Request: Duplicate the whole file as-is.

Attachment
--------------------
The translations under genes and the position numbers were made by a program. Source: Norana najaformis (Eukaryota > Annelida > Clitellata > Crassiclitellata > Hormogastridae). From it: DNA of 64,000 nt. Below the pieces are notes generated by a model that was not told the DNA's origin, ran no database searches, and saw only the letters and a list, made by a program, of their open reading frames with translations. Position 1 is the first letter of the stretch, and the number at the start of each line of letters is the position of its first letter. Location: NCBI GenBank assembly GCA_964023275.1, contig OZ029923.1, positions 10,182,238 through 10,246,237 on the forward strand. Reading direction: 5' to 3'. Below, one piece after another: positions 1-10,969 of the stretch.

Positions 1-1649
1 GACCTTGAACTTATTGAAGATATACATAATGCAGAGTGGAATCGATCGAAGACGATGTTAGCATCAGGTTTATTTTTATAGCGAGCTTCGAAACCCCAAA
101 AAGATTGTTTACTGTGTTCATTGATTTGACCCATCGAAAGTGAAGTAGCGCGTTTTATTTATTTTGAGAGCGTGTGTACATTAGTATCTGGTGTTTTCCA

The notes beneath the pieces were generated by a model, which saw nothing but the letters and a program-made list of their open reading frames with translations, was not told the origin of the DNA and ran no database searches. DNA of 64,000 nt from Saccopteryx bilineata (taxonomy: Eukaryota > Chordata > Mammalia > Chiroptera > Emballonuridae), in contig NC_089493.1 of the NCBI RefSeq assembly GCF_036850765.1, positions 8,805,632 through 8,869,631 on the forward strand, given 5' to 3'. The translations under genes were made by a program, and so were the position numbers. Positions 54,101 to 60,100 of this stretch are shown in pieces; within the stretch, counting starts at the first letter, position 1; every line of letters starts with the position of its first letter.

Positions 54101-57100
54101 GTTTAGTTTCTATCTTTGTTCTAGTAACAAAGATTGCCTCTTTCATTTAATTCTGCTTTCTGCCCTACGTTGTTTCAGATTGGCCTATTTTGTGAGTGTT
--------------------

The translations under genes and the position numbers were made by a program. Source: Norana najaformis (Eukaryota > Annelida > Clitellata > Crassiclitellata > Hormogastridae). From it: DNA of 64,000 nt. Below the pieces are notes generated by a model that was not told the DNA's origin, ran no database searches, and saw only the letters and a list, made by a program, of their open reading frames with translations. Position 1 is the first letter of the stretch, and the number at the start of each line of letters is the position of its first letter. Location: NCBI GenBank assembly GCA_964023275.1, contig OZ029923.1, positions 10,182,238 through 10,246,237 on the forward strand. Reading direction: 5' to 3'. Below, one piece after another: positions 1-10,969 of the stretch.

Positions 1-1649
1 GACCTTGAACTTATTGAAGATATACATAATGCAGAGTGGAATCGATCGAAGACGATGTTAGCATCAGGTTTATTTTTATAGCGAGCTTCGAAACCCCAAA
101 AAGATTGTTTACTGTGTTCATTGATTTGACCCATCGAAAGTGAAGTAGCGCGTTTTATTTATTTTGAGAGCGTGTGTACATTAGTATCTGGTGTTTTCCA

The notes beneath the pieces were generated by a model, which saw nothing but the letters and a program-made list of their open reading frames with translations, was not told the origin of the DNA and ran no database searches. DNA of 64,000 nt from Saccopteryx bilineata (taxonomy: Eukaryota > Chordata > Mammalia > Chiroptera > Emballonuridae), in contig NC_089493.1 of the NCBI RefSeq assembly GCF_036850765.1, positions 8,805,632 through 8,869,631 on the forward strand, given 5' to 3'. The translations under genes were made by a program, and so were the position numbers. Positions 54,101 to 60,100 of this stretch are shown in pieces; within the stretch, counting starts at the first letter, position 1; every line of letters starts with the position of its first letter.

Positions 54101-57100
54101 GTTTAGTTTCTATCTTTGTTCTAGTAACAAAGATTGCCTCTTTCATTTAATTCTGCTTTCTGCCCTACGTTGTTTCAGATTGGCCTATTTTGTGAGTGTT